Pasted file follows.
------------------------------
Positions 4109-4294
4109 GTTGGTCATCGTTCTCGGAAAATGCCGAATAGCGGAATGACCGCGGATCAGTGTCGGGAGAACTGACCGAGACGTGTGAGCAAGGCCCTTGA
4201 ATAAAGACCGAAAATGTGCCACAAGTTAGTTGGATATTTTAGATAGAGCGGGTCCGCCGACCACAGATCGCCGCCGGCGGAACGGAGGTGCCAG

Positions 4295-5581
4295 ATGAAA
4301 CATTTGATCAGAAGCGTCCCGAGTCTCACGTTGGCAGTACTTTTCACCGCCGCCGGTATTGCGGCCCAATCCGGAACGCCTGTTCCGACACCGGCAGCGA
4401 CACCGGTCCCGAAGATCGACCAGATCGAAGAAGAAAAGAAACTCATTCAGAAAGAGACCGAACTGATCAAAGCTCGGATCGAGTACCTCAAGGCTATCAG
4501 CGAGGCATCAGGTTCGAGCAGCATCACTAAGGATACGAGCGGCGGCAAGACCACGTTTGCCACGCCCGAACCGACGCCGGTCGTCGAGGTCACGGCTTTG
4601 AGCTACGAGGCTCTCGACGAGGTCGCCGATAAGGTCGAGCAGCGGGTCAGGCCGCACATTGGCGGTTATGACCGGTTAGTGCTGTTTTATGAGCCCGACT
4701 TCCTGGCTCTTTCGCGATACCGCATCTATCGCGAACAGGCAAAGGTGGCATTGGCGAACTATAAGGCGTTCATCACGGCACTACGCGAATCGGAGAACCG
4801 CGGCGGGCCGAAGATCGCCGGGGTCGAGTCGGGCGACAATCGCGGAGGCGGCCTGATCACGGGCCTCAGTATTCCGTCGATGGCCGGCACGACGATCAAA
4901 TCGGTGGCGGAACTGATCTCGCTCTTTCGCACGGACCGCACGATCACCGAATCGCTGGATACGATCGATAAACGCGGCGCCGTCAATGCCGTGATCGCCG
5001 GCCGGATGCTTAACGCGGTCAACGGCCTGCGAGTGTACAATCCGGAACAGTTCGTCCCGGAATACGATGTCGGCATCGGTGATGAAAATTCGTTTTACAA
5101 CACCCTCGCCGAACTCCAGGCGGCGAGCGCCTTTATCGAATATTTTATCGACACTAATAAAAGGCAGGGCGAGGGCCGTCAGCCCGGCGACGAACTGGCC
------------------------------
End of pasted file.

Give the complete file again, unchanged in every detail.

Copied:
Positions 4109-4294
4109 GTTGGTCATCGTTCTCGGAAAATGCCGAATAGCGGAATGACCGCGGATCAGTGTCGGGAGAACTGACCGAGACGTGTGAGCAAGGCCCTTGA
4201 ATAAAGACCGAAAATGTGCCACAAGTTAGTTGGATATTTTAGATAGAGCGGGTCCGCCGACCACAGATCGCCGCCGGCGGAACGGAGGTGCCAG

Positions 4295-5581
4295 ATGAAA
4301 CATTTGATCAGAAGCGTCCCGAGTCTCACGTTGGCAGTACTTTTCACCGCCGCCGGTATTGCGGCCCAATCCGGAACGCCTGTTCCGACACCGGCAGCGA
4401 CACCGGTCCCGAAGATCGACCAGATCGAAGAAGAAAAGAAACTCATTCAGAAAGAGACCGAACTGATCAAAGCTCGGATCGAGTACCTCAAGGCTATCAG
4501 CGAGGCATCAGGTTCGAGCAGCATCACTAAGGATACGAGCGGCGGCAAGACCACGTTTGCCACGCCCGAACCGACGCCGGTCGTCGAGGTCACGGCTTTG
4601 AGCTACGAGGCTCTCGACGAGGTCGCCGATAAGGTCGAGCAGCGGGTCAGGCCGCACATTGGCGGTTATGACCGGTTAGTGCTGTTTTATGAGCCCGACT
4701 TCCTGGCTCTTTCGCGATACCGCATCTATCGCGAACAGGCAAAGGTGGCATTGGCGAACTATAAGGCGTTCATCACGGCACTACGCGAATCGGAGAACCG
4801 CGGCGGGCCGAAGATCGCCGGGGTCGAGTCGGGCGACAATCGCGGAGGCGGCCTGATCACGGGCCTCAGTATTCCGTCGATGGCCGGCACGACGATCAAA
4901 TCGGTGGCGGAACTGATCTCGCTCTTTCGCACGGACCGCACGATCACCGAATCGCTGGATACGATCGATAAACGCGGCGCCGTCAATGCCGTGATCGCCG
5001 GCCGGATGCTTAACGCGGTCAACGGCCTGCGAGTGTACAATCCGGAACAGTTCGTCCCGGAATACGATGTCGGCATCGGTGATGAAAATTCGTTTTACAA
5101 CACCCTCGCCGAACTCCAGGCGGCGAGCGCCTTTATCGAATATTTTATCGACACTAATAAAAGGCAGGGCGAGGGCCGTCAGCCCGGCGACGAACTGGCC